Astrophysicists Monday proposed an alternative theory for explaining the composition of most of the universe, which could have implications for all of cosmology.

"It suggests a new answer to one of the more important problems in cosmology," said Charles Alcock of the Lawrence Livermore National Laboratory in Livermore, Calif. "One of the more important questions you can ask about the universe is, `What is it made of?' That influences all of the subsequent work one has to do on the origin of galaxies."Current models propose that 90 percent of the universe consists of so-called "exotic" or "dark" matter, which is particles that have not been observed or understood.

But the new models suggest that the bulk of the universe is comprised of material that has been seen, said Alcock, who presented his work at a meeting of the American Astronomical Society.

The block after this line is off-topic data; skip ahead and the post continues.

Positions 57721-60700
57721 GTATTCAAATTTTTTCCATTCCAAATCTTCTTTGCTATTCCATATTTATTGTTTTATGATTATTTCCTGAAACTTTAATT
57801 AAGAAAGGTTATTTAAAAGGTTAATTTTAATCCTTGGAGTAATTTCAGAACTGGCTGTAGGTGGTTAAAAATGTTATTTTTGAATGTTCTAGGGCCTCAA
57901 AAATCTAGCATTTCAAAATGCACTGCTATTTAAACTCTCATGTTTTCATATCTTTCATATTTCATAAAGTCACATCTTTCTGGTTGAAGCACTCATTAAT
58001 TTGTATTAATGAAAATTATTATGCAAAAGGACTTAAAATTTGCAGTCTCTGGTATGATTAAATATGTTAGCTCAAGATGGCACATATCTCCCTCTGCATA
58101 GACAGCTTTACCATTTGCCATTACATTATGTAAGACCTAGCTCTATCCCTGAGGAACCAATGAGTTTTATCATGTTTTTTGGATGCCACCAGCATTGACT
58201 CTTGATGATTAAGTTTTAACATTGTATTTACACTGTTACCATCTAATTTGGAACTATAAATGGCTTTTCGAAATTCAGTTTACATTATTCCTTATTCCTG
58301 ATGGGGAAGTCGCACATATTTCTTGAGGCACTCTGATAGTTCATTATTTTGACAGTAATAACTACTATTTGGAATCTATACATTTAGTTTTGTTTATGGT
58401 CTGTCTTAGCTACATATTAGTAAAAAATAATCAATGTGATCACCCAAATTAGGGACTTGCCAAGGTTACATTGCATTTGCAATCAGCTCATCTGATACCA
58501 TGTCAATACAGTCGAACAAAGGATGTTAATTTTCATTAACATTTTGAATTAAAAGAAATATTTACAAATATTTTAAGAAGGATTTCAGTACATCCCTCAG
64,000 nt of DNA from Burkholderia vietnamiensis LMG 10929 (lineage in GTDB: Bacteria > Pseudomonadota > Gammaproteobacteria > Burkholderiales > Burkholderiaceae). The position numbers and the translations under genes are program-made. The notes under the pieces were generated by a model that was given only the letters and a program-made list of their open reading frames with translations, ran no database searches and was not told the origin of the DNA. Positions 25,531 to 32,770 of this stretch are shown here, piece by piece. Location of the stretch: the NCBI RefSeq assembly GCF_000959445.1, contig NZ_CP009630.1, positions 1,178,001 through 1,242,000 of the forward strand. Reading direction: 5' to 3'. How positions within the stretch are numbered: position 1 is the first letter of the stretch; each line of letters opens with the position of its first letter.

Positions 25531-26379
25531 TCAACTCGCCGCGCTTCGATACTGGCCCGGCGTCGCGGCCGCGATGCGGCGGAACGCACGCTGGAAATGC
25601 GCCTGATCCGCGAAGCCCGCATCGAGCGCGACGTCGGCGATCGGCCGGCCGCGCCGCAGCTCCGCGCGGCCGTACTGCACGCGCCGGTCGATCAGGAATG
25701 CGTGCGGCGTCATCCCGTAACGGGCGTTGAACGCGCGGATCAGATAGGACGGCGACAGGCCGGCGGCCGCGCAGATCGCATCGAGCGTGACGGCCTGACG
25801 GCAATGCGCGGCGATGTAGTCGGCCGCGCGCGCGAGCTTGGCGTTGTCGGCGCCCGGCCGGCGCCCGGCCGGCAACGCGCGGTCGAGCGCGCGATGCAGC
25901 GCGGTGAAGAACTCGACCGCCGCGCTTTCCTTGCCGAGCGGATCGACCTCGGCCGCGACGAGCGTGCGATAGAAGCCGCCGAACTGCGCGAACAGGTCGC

"We can't prove one or the other is correct. But the alternative (models) say it is not necessary to invoke exotic material," said Alcock in a telephone interview before his presentation.

The work is based on experiments aimed at determining what took place within the first 15 minutes of the birth of the universe, particularly the distribution of nuclear particles during the gigantic explosion known as the Big Bang, he said.

Past studies have led astrophysicists to conclude that nine-tenths of the matter in the universe must be material that is invisible and not observed on Earth or at least well understood.

But by studying nuclear reactions, Alcock and other researchers found evidence suggesting that most of the matter in the universe is comprised of material that has been seen and understood, he said.

"It's entirely possible that all the material in the universe is made up of material we've already encountered," said Alcock. "We've theorized it's made up of the same basic building blocks of the Earth, the sun and everything we've seen in the past."